Fig. 2. The simulated band structure of the Model I shown in Fig. 1. Points 1–6 refer to the band gap boundaries in different directions.

part in the Z direction at Point 1 while the core and the thin plate move to the opposite direction at Point 4. The band gap in the XY plane is from 189 Hz to 414 Hz. The displacement modes are the translational vibration patterns of the core and the plate in the XY plane as shown in Fig. 3. For Model II, it is interesting to see that there is a wide complete band gap appearing in the band structure which shown in Fig. 4. The band gap is from Point 2 to Point 4 with the frequency range of 130 Hz–315 Hz. The band gap in the out-of-plane direction is from 80 Hz to 315 Hz while the frequency range of the band gap in the in-plane direction is 130–517 Hz. The displacement ﬁelds at the band gap boundaries which labeled by Points 1–6 in Fig. 4 are shown in Fig. 5. It is found from Fig. 5 that the steel core move in the translational patterns in different directions at the beginning of the band gaps. For the upper boundaries at Points 4, 5 and 6, the core and the plate move oppositely in the Z, X and Y directions, respectively. Comparing Model II to Model I, it can be found that by increasing the height of the inclusion, the band gaps in both the in-plane and out-ofplane directions are lowered and extended. The lower boundaries reduce to smaller frequencies while the upper boundaries increase to higher frequencies. And hence a wide complete band gap is opened in this two dimensional LRPC. That is of great importance for vibration control in engineering. Figs. 6 and 7 display the band structure and displacement ﬁeld of the Model III shown in Fig. 1. Compared with Model II, Model III has rubbersteel-rubber multi-layers coating in the steel core. It can be seen from Fig. 6 that there are two obvious complete band gaps in the band structure. The frequency ranges of the two complete band gaps are 129–169 Hz and 237–361 Hz, respectively. In the out-of-plane direction,

Fig. 4. The simulated band structure of the Model II shown in Fig. 1. Points 1–6 refer to the band gap boundaries in different directions.

Fig. 3. The displacement ﬁelds of the Model I at the band gap boundaries which labeled by points 1–6 in Fig. 2. 176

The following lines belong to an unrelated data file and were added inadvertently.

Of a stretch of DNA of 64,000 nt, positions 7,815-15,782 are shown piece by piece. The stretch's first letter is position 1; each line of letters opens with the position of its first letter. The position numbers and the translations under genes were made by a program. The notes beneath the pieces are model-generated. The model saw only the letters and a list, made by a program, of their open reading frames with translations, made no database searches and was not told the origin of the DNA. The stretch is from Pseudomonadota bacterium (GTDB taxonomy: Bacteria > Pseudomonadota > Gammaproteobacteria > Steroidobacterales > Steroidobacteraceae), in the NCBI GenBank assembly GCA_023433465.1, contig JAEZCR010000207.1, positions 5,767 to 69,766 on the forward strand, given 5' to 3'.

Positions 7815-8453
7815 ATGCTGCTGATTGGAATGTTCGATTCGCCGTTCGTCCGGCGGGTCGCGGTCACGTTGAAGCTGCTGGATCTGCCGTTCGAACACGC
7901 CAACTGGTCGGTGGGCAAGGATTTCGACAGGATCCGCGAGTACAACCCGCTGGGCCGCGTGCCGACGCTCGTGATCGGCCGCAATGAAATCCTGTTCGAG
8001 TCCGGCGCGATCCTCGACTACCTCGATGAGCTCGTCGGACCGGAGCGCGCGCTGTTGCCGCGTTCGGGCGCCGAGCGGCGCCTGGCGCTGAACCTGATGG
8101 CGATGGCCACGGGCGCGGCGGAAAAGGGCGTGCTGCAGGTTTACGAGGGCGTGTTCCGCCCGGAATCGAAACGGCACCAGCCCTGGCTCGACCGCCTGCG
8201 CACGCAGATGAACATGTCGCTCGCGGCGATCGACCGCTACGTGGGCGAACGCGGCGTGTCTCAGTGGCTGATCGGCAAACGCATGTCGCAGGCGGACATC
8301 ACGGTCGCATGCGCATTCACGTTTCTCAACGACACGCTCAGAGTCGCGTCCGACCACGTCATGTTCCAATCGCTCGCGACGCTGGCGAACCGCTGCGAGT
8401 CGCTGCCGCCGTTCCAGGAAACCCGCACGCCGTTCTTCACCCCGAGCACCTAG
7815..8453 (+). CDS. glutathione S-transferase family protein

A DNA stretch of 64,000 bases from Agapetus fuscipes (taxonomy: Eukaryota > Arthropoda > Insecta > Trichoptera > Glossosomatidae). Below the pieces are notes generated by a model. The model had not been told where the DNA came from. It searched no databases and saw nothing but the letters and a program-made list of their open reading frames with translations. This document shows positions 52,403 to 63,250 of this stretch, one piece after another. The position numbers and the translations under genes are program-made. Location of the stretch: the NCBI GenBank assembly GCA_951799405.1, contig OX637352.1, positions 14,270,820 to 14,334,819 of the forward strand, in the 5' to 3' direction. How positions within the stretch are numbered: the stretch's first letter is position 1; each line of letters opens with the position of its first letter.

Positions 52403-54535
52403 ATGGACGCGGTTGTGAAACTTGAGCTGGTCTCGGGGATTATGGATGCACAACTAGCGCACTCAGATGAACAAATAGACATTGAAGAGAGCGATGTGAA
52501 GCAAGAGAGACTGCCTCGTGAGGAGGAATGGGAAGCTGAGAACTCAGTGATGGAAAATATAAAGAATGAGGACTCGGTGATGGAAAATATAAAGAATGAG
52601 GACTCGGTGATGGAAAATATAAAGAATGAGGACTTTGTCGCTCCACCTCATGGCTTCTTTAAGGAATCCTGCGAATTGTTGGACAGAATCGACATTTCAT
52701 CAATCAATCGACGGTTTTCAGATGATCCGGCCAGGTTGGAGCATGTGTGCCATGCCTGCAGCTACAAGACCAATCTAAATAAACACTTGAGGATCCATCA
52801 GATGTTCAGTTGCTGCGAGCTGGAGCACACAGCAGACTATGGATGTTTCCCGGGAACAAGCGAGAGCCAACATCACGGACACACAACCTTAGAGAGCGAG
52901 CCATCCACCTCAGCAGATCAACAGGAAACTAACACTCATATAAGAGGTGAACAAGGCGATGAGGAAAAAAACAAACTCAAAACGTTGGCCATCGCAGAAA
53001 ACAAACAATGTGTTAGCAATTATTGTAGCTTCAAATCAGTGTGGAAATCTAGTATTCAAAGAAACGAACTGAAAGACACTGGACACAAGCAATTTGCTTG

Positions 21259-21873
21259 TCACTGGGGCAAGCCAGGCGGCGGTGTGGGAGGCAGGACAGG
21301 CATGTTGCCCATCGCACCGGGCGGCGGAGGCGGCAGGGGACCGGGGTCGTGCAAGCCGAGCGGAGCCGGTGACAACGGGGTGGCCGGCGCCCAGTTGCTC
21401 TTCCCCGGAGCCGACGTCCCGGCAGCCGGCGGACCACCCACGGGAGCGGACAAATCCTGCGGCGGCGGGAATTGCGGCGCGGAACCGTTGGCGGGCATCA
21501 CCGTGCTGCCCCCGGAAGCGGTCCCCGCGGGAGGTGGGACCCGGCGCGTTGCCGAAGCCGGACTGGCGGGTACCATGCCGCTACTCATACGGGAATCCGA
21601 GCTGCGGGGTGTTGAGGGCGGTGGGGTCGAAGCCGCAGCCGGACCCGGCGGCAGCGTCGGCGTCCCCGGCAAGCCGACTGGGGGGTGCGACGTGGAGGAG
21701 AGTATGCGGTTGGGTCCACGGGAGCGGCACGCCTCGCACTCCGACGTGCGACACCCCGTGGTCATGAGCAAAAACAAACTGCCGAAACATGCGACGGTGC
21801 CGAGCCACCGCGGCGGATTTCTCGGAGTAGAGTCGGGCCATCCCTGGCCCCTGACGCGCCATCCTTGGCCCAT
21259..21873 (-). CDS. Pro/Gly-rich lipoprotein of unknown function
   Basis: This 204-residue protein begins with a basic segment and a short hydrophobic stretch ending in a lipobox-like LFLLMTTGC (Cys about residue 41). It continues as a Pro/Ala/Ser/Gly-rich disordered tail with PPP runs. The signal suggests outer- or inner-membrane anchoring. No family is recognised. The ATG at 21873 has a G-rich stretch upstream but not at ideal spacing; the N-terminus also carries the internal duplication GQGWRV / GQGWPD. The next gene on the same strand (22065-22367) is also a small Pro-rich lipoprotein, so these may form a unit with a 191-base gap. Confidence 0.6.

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Journal of Physics and Chemistry of Solids 116 (2018) 174–179

Fig. 5. The displacement ﬁelds of the Model II at the band gap boundaries which labeled by points 1–6 in Fig. 4.

spectra curves shows a positive transmission. That is because there is a straight line in the band structure in Fig. 6 which represent the rotation mode at the frequency of 270 Hz. 3.3. Tunable properties by changing the geometric parameters From the above analysis, it is known that by increasing the height of the inclusions, complete band gaps can be opened in the two dimensional LRPC. The inﬂuence of the inclusion height on the band gap boundaries is discussed in Fig. 9. As shown in Fig. 9(a), when the height of the inclusion is the same with the thin plate, there is no obvious complete band gap. As the increasing of the height, the lower boundary of the complete band gap (see the shadow area) decrease and the upper boundary increase, which widen the complete band gap. For Model III, it can be found from Fig. 9(b) that there are two complete band gaps. The band gap frequencies become lower and wider as improving the height of the inclusions. It provides a good way to open large complete low frequency band gaps in two dimensional LRPC. By changing the geometrical parameters carefully, these periodic structures can be used widely in engineering.

Fig. 6. The simulated band structure of the Model III shown in Fig. 1. Points 1–12 refer to the band gap boundaries in different directions.

4. Conclusions which agree well with the result in Fig. 4. The attenuation effects in the Z direction is much better than those in the X direction. The transmission spectra of the plate for Model III is given in Fig. 8(b). Again, the complete band gaps agree well with the results shown in Fig. 6. The particular point at 270 Hz (marked by the circle in Fig. 8(b)) in the transmission

In conclusion, the band gap properties of three types of two dimensional LRPCs are investigated by the FEM. It is found that complete band gaps can be opened by changing the geometrical properties of the inclusions which are embedded into the thin plate. The translational

Fig. 7. The displacement ﬁelds of the Model III at the band gap boundaries which labeled by points 1–12 in Fig. 6. 177

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Journal of Physics and Chemistry of Solids 116 (2018) 174–179

Fig. 8. Transmission spectra of the periodic plates with different numbers of unit cells with (a) Model II and (b) Model III.

Fig. 9. Dependence of band gap boundaries on the inclusion height of the LPRC with (a) Model II and (b) Model III.

vibration modes in both the in-plane and out-of-plane directions contribute to the complete band gaps. Moreover, the complete band gaps can be lowered and widened by increasing the height of the inclusions. These results can provide good guidance for applications of LRPC in engineering.